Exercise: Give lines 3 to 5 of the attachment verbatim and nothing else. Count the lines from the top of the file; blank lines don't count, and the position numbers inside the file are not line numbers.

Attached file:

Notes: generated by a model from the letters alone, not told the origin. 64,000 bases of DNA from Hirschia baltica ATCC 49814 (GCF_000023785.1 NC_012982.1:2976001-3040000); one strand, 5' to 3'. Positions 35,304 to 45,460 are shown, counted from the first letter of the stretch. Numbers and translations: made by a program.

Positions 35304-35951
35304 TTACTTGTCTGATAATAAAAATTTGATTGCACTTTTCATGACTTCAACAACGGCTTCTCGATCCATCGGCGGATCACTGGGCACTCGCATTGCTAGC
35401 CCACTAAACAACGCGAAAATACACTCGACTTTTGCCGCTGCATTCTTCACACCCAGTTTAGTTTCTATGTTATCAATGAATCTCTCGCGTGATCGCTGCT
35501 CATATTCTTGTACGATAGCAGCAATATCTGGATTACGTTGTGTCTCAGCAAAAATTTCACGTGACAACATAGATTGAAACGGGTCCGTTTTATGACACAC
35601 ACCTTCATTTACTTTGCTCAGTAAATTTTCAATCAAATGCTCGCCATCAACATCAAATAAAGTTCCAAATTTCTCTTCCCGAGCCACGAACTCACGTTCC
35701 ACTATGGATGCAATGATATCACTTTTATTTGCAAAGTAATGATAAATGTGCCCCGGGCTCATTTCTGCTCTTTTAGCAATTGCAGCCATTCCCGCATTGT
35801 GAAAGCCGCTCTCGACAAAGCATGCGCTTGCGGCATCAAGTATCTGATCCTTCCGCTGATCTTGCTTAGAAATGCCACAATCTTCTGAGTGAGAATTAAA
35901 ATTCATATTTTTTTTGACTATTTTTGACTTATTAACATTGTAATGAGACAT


35304 TTACTTGTCTGATAATAAAAATTTGATTGCACTTTTCATGACTTCAACAACGGCTTCTCGATCCATCGGCGGATCACTGGGCACTCGCATTGCTAGC
35401 CCACTAAACAACGCGAAAATACACTCGACTTTTGCCGCTGCATTCTTCACACCCAGTTTAGTTTCTATGTTATCAATGAATCTCTCGCGTGATCGCTGCT
35501 CATATTCTTGTACGATAGCAGCAATATCTGGATTACGTTGTGTCTCAGCAAAAATTTCACGTGACAACATAGATTGAAACGGGTCCGTTTTATGACACAC